John's Florida Real Estate Blog


Where Are The Sellers and Buyers Whose Word Is Their Bond?

After reading some of the Q & A here on Active Rain I sometimes feel like I should take up a lantern like Diogenes of ancient Greece and go looking for an honest man or woman. Over and over again I see questions from buyers and sellers who are looking for a way out of a contractual obligation, just because they have changed their minds. Now, I understand that sometimes they may not be able to perform their part of the contract due to unavoidable problems, loss of a job, a death or illness, etc. However, time and again it is because they have just changed their minds and decided not keep their part of the bargain.

In my own career, I have seen sellers who decided two days before closing that they would not sell their home. The poor buyers had invested in financing fees, a survey, an appraisal, two inspections, and a lot of time. They had also sold their home and had their belongs on a truck on the way to Zephyrhills. It boggles my mind how a seller can do this with no feelings of guilt. Sadly, they get away with it since many brokers are reluctant to sue for the commission that is rightly due them.

In the Q & A I see a lot of buyers who want to know how many days they have to cancel the contract they just signed. I feel like shouting, "If you were that unsure, why in heck did you sign the agreement in the first place?" They have greatly inconvenienced the sellers and the agents involved in the transaction. But that does not seem to matter to these self-centered persons. To our members credit, they often bring up the inconvenience and problems that cancelling will cause the innocent other party in the transaction. It appears that today people take their word and the word of others very lightly. Are you seeing that in your areas?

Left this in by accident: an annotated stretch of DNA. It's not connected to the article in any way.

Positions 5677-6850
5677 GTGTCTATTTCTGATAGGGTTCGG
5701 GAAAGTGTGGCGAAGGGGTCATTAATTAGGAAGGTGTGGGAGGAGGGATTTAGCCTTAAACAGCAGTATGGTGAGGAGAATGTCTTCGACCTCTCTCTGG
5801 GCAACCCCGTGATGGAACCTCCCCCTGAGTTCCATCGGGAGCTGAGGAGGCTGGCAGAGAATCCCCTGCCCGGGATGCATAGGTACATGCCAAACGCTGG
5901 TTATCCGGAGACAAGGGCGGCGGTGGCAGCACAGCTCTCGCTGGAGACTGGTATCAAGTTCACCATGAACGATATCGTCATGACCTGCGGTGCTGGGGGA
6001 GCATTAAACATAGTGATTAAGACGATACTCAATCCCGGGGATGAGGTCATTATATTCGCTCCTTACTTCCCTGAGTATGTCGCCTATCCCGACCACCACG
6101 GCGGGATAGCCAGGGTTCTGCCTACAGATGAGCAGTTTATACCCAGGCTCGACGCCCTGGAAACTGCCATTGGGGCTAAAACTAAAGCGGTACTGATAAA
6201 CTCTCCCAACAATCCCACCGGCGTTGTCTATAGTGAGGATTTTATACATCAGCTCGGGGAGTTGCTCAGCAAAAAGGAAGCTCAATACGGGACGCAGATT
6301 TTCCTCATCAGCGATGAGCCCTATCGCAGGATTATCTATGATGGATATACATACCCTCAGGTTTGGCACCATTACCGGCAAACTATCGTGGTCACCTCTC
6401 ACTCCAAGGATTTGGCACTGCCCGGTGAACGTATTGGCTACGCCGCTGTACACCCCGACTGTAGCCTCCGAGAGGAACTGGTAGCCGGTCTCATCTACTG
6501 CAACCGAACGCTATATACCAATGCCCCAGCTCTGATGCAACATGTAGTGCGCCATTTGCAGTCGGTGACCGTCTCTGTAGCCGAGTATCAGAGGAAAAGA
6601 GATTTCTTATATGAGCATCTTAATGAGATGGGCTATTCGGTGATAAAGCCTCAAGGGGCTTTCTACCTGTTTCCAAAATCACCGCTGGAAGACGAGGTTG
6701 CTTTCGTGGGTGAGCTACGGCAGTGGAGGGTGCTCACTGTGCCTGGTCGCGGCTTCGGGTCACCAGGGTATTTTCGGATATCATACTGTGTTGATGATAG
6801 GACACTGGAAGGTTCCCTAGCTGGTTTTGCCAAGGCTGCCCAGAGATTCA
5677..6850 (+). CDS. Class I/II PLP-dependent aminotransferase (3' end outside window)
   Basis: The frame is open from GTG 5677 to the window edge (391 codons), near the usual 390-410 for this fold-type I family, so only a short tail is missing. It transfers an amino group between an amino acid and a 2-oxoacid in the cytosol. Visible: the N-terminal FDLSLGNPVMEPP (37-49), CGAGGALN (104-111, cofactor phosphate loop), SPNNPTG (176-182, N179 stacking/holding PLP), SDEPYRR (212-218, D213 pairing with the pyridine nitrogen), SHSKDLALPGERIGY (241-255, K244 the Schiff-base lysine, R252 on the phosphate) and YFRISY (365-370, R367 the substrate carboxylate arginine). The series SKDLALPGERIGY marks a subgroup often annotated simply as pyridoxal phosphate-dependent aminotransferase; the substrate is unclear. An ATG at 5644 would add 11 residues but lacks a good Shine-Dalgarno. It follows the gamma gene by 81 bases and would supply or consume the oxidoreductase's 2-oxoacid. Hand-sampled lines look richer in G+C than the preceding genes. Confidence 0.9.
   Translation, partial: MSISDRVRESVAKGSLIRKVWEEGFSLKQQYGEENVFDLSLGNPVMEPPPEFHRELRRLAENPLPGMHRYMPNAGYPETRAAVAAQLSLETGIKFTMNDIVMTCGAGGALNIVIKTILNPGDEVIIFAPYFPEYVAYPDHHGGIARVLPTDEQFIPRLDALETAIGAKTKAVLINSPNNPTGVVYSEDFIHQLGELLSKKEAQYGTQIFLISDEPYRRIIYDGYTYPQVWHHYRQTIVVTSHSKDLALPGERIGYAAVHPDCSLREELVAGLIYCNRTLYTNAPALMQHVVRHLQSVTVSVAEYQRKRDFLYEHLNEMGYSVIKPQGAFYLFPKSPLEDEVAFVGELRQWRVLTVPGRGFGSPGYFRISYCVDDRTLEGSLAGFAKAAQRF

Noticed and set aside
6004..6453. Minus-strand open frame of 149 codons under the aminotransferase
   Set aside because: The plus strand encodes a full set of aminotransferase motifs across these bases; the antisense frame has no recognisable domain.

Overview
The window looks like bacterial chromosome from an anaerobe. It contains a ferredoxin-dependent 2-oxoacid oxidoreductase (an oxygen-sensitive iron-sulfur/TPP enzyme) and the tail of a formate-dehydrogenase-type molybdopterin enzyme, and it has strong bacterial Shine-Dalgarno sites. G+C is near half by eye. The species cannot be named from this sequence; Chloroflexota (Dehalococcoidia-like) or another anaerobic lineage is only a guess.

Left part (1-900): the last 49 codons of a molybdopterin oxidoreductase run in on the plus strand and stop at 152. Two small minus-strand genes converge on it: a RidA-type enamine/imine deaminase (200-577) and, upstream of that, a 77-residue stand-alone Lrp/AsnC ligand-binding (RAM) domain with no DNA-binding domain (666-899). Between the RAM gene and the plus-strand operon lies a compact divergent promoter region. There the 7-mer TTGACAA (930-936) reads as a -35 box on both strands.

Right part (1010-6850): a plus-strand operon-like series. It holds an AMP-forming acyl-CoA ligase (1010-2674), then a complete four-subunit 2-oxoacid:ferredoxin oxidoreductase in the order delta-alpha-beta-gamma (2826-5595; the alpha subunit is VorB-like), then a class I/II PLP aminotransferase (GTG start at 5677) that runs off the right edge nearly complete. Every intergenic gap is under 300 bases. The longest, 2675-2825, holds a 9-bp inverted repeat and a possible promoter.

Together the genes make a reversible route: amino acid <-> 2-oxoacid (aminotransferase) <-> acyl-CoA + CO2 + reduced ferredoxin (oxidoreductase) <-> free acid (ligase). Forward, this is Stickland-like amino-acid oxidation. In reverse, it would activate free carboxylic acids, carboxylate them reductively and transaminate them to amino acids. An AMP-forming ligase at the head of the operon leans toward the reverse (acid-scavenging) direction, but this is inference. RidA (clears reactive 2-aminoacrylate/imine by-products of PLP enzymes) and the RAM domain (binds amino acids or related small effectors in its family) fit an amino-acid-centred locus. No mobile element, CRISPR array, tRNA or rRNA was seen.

Most of my inspectors and handymen know that if the buyer stiffs them that I will take care of them. That is a trust I have developed with them. As REALTORs we need to be sure that our word is indeed our bond. If we say we will do something we need to follow through. I once had a poor buyer and I told her I would pay for the termite inspection if it turned out she could not buy the home. Usually these inspections cost no more than $50 in our area. When I got the bill my eyes popped out since she had chosen a company that charged $150! No matter though. I had told her I would take care of it and I did. My reputation and my word are two of the most important assets I have. (Though next time I may wait to see the bill before I promise:) Once I make a promise I feel compelled to do as I said I would do.

The vast majority of buyers and sellers still do fulfill their contractual obligations. However, I do see that the numbers of those that don't is increasing. Hopefully this trend will reverse itself, but I think that is wishful thinking on my part.

John Elwell - REALTOR


Bill Nye Realty, Inc.


Licensed in Florida


Comment balloon 7 commentsJohn Elwell • August 01 2007 09:04PM


That's what earnest money is for.  I think sellers should have it on deposit too, although it is generally buyers who default.  When a seller defaults, nothing usually happens.